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‘Starter homes are still unpopular among many’

By Mkala Mwaghesha | May 12th 2016
Aaron Gitonga, quantity surveyor and Director at Getso Consultant Limited. PHOTO| COURTESY

How Rogam Investment’s First Homes project is progressing?

Phase One comprising 120 units is ready for occupation. The uptake of these units has been good.

Is the original goal of First Homes — offering starter homes to first-time buyers — being achieved?

Our idea was to provide affordable houses for young people that have just started working to buy and avoid paying rent. However, most of our customers have been investors buying to let out the units and not the youth buying to live in them

You had earlier intimated that the two-bedroom houses, which were selling for about Sh3 million, were in high demand compared to the bedsitters. Why is that so?

This could have been because people want to keep to what they are used to. Many are used to living in one and two-bedroom houses. The concept of studio apartments is relatively new in Kenya. However, this has since changed and the uptake of studio apartments is now better.

With the experience and knowledge Rogam as a developer has got from First Homes, are you thinking of putting up other starter homes in a different location?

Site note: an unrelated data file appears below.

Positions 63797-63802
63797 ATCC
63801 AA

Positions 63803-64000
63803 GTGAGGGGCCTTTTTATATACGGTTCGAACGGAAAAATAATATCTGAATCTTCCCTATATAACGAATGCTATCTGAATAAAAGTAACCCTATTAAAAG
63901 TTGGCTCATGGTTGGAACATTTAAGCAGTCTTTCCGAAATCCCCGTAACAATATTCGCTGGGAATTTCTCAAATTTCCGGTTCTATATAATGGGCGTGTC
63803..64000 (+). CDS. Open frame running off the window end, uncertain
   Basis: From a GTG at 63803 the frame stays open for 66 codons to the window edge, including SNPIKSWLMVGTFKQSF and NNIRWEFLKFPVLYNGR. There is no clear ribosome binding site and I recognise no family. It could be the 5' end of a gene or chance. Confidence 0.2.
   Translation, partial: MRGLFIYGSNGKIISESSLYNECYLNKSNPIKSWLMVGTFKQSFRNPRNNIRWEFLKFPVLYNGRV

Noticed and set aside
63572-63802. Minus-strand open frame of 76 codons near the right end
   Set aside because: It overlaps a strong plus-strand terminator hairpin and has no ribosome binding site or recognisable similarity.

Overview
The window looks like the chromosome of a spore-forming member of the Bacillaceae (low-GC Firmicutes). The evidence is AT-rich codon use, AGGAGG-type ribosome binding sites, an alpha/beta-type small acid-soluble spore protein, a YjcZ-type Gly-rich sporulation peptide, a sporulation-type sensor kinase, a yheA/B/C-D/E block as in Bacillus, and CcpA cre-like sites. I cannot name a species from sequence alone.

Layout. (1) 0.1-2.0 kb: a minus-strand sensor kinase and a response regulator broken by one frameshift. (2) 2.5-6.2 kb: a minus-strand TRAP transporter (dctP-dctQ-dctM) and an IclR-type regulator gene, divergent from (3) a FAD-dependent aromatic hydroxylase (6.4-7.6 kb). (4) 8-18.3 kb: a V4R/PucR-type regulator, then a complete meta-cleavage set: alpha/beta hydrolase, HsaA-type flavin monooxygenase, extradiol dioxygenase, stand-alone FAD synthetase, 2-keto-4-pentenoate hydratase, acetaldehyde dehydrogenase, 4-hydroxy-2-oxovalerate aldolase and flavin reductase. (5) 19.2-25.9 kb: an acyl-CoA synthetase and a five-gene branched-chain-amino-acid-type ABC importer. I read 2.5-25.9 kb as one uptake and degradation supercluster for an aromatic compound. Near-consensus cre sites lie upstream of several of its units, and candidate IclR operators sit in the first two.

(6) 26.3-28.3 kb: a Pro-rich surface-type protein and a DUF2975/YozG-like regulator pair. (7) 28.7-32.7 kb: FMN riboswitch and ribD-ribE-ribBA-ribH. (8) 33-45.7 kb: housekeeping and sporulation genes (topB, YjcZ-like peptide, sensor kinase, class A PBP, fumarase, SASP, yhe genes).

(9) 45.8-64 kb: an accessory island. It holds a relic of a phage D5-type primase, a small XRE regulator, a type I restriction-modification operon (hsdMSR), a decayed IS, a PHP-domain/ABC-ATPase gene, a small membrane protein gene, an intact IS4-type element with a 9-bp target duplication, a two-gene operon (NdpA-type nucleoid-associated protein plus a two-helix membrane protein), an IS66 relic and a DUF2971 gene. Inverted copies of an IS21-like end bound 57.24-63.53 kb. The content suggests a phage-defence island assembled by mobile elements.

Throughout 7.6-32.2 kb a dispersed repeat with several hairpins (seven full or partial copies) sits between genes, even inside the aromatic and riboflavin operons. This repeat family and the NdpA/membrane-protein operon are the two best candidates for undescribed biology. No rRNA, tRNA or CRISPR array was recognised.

Yes. But we shall target investors that would buy and to let. I guess it will take some time before “starters” understand and embrace the concept of early home ownership.

Why do we have varying figures for housing deficit in the country?

The figures on the deficit vary mainly due to definition of housing by those conducting the study. However, one dimension that most of these studies agree on is that the demand is growing at more than 200,000 houses per annum.

Where are we going wrong in regard to housing and finding a solution to shortage of affordable housing?

I believe housing should not be left to the private sector as is happening now. The Government should support housing provision, not by building houses but by putting in place required infrastructure to support provision of affordable housing.

In regard to the recent Huruma house tragedy, who is to blame for recurrent building collapses?

All stakeholders involved are to blame, including the county government and other government institutions such as the National Construction Authority. Developers for their greed, building environment professionals for allowing quacks to design and supervise buildings and tenants for occupying buildings that are obviously not well constructed or certified for occupation.

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